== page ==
On appeal from Superior Court of New Jersey, Law Division, Morris County, L-627-99.
Before Judges Baime, Carchman and Lintner.*fn1
The opinion of the court was delivered by: Carchman, J.A.D.
NOT FOR PUBLICATION WITHOUT THE APPROVAL OF THE APPELLATE DIVISION
This appeal requires us to reconcile two assertedly disparate clauses contained in a letter of credit (the letter). The first clause, referred to as an "evergreen" clause, provides for annual automatic renewal of the letter of credit without notice. The second clause, referred to as the "expiry" clause, provides a fixed termination date for the letter. Judge Stephen F. Smith, Jr., in the Law Division, held that the expiry clause governed and granted summary judgment in favor of defendant Chase Manhattan Bank (the bank*fn2). We agree with his conclusion, and affirm.
The underlying facts are not in dispute. On June 3, 1992, the bank issued an irrevocable letter of credit in the principal amount of $355,000 to Hankin Environmental Systems, Inc., naming Laurentian Casualty Company of Canada as beneficiary. Laurentian was thereafter acquired by plaintiff AXA Assurances, Inc., which succeeded Laurentian as beneficiary under the letter. The letter contains two separate clauses which frame the issue on this appeal. The evergreen clause provides:
IT IS A CONDITION OF THIS LETTER OF CREDIT THAT IT SHALL BE DEEMED AUTOMATICALLY EXTENDED WITHOUT AMENDMENT FOR ONE YEAR, FROM THE EXPIRATION DATE HEREOF, OR ANY FUTURE EXPIRATION DATE, UNLESS AT LEAST 30 DAYS PRIOR TO SUCH DATE WE SHALL NOTIFY YOU IN WRITING BY REGISTERED MAIL OR OVERNIGHT COURIER THAT WE ELECT NOT TO EXTEND THIS LETTER OF CREDIT FOR ANY SUCH ADDITIONAL PERIOD. UPON RECEIPT OF SUCH NOTICE YOU MAY DRAW HEREUNDER BY MEANS OF YOUR SIGHT DRAFT ON OURSELVES FOR AN AMOUNT NOT EXCEEDING THE AVAILABLE AMOUNT OF THIS LETTER OF CREDIT.
The expiry clause, however, provides a specific expiration date:
WE HEREBY AGREE WITH YOU THAT DRAFTS DRAWN UNDER AND IN ACCORDANCE WITH THE TERMS OF THIS CREDIT WILL BE DULY HONORED UPON PRESENTATION AND DELIVERY OF THE DOCUMENTS AS SPECIFIED IF PRESENTED AT CHEMICAL BANK COMMERCIAL LETTER OF CREDIT DEPT, 55 WATER STREET NEW YORK, NY 10041, ON OR BEFORE JUNE 02, 1993 BUT NOT BEYOND JUNE 2, 1994. [(emphasis added).]
The bank took no action under the evergreen clause. On March 9, 1998, plaintiff requested a draw on the letter. The bank refused the request, claiming the letter had expired. Plaintiff then filed a complaint alleging wrongful dishonor of the letter, and theorizing that the evergreen clause supported the continued validity of the letter. On cross-motions for summary judgment, Judge Smith determined that the clauses were not inconsistent with one another and that the more general evergreen clause was limited by the expiry provision. He granted defendant's motion for summary judgment and dismissed the complaint. This appeal followed.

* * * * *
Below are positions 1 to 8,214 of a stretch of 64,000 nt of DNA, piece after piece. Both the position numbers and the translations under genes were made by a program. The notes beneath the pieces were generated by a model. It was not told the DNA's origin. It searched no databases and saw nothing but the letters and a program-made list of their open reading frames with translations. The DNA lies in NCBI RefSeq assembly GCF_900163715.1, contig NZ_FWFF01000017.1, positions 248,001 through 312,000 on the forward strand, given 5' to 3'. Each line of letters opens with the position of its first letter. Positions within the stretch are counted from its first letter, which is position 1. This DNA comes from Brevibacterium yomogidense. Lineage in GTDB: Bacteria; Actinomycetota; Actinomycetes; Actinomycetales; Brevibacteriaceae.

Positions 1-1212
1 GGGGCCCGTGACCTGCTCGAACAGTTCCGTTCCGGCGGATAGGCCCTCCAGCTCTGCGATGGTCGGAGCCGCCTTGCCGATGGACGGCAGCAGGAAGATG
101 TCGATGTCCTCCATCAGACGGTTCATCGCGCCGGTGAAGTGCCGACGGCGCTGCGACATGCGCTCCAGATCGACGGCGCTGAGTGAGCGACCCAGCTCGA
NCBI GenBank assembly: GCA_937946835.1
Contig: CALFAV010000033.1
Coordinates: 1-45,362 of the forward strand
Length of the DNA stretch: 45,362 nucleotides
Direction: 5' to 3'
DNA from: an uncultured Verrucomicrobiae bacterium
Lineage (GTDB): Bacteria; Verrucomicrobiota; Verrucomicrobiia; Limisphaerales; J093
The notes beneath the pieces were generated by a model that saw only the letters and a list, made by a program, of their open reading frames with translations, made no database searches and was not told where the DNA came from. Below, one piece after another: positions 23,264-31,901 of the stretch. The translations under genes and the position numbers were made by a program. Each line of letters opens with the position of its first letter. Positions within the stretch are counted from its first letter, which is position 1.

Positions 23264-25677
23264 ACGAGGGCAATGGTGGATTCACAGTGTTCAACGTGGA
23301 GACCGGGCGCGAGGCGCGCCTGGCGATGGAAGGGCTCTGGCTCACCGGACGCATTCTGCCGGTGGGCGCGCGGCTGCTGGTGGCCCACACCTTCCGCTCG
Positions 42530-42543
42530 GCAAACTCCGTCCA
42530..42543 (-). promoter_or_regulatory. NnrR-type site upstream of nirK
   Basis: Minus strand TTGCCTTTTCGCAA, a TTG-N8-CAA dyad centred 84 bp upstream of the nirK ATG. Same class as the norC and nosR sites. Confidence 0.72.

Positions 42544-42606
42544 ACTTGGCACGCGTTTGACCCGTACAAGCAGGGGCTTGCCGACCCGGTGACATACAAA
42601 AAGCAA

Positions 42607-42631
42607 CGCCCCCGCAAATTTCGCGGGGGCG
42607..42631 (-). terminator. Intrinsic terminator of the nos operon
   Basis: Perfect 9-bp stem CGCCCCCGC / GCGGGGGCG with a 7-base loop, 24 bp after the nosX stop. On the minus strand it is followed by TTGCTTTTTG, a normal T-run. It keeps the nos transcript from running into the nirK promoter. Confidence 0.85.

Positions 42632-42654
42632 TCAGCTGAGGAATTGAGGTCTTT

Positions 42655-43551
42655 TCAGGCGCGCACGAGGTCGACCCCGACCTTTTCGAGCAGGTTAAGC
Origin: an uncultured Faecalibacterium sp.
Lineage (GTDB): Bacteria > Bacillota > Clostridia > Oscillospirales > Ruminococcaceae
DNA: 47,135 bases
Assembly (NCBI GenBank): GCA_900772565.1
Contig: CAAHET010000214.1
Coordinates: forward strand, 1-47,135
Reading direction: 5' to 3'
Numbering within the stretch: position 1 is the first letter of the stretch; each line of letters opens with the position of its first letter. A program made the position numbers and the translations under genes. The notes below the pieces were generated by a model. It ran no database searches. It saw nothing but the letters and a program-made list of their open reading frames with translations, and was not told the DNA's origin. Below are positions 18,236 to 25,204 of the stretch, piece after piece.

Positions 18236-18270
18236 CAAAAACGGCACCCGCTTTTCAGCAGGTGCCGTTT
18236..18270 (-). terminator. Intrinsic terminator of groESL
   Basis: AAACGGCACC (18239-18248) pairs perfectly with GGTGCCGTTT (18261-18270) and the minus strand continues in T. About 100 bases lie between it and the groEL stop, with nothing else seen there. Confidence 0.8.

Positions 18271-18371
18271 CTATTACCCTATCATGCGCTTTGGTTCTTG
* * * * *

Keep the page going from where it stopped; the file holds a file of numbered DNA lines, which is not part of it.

A letter of credit is as "a bank's agreement to honor written demands for payment at the request of another upon compliance with specified conditions." New Jersey Bank v. Palladino, 77 N.J. 33, 40 (1978). See also Chase Manhattan Bank v. Equibank, 550 F.2d 882, 885 (3d Cir. 1977) (defining letters of credit generally). An "evergreen clause" is defined "as a '[t]erm in a letter of credit providing for automatic renewal of the credit.'" Molter Corp. v. Amwest Surety Ins. Co., 642 N.E.2d 919, 921 (Ill. Ct. App. 1994) (quoting J. Dolan, The Laws of Letters of Credit, at G-15 (2d ed. 1984)). "An evergreen clause in a letter of credit reflects the parties' intent to make credit available for an indefinite period of time." Ibid. (citing B.E.I. Int'l, Inc. v. Thai Military Bank, 978 F.2d 440, 442 (8th Cir. 1992)).
General rules of contract construction apply with equal force in interpreting letters of credit. See Palladino, supra, 77 N.J. 33, 46. Other jurisdictions have adopted a similar rule. See, e.g., United Shippers Co-op. v. Soukup, 459 N.W.2d 343, 345 (Minn. Ct. App. 1990); Sports, Inc. v. Sportshop, Inc., 783 P.2d 1318, 1319 (Kan. Ct. App. 1989); Willow Bend Nat. Bank v. Commonwealth Mortgage Corp., 722 S.W.2d 12, 13 (Tex. App. 1986); First Nat. Bank of Atlanta v. Wynne, 256 S.E.2d 383, 386 (Ga. Ct. App. 1979); New York Life Ins. Co. v. Hartford Nat. Bank & Trust Co., 378 A.2d 562, 565 (Conn. 1977). Several federal courts have also applied general contract principles in construing the terms of letters of credit. See, e.g., Mutual Export Corp. v. Westpac Banking Corp., 983 F.2d 420, 423 (2d Cir. 1993); Bank of North Carolina, N.A. v. Rock Island Bank, 570 F.2d 202, 207 (7th Cir. 1978); Data General Corp. v. Citizens Nat'l Bank, 502 F. Supp. 776, 784-85 (D. Conn. 1980); West Virginia Housing Dev. Fund v. Sroka, 415 F. Supp. 1107, 1109-10 (W.D. Pa. 1976).
Particularly relevant here is the admonition that contracts must be read as a whole without focus on an isolated phrase. Wheatly v. Sook Suh, 217 N.J. Super. 233, 239 (App. Div. 1987). "'Individual clauses and particular words must be considered in connection with the rest of the agreement, and all parts of the writing and every word of it, will, if possible, be given effect.'" Krosnowski v. Krosnowski, 22 N.J. 376, 387-88 (1956) (quoting 9 Williston on Contracts § 46 (rev. ed. 1945)).
Against this basic framework, we examine the provisions in issue here. The evergreen clause provides for automatic renewal of the letter "for one year, from the expiration date hereof, or any future expiration date," provided that defendant did not give 30 days notice of non-renewal. If this were the sole provision in issue, we would have little difficulty concluding that this letter was renewable on an annual basis without limit absent notification by defendant of its intention not to renew. Such a reading, however, suggests no significance to ...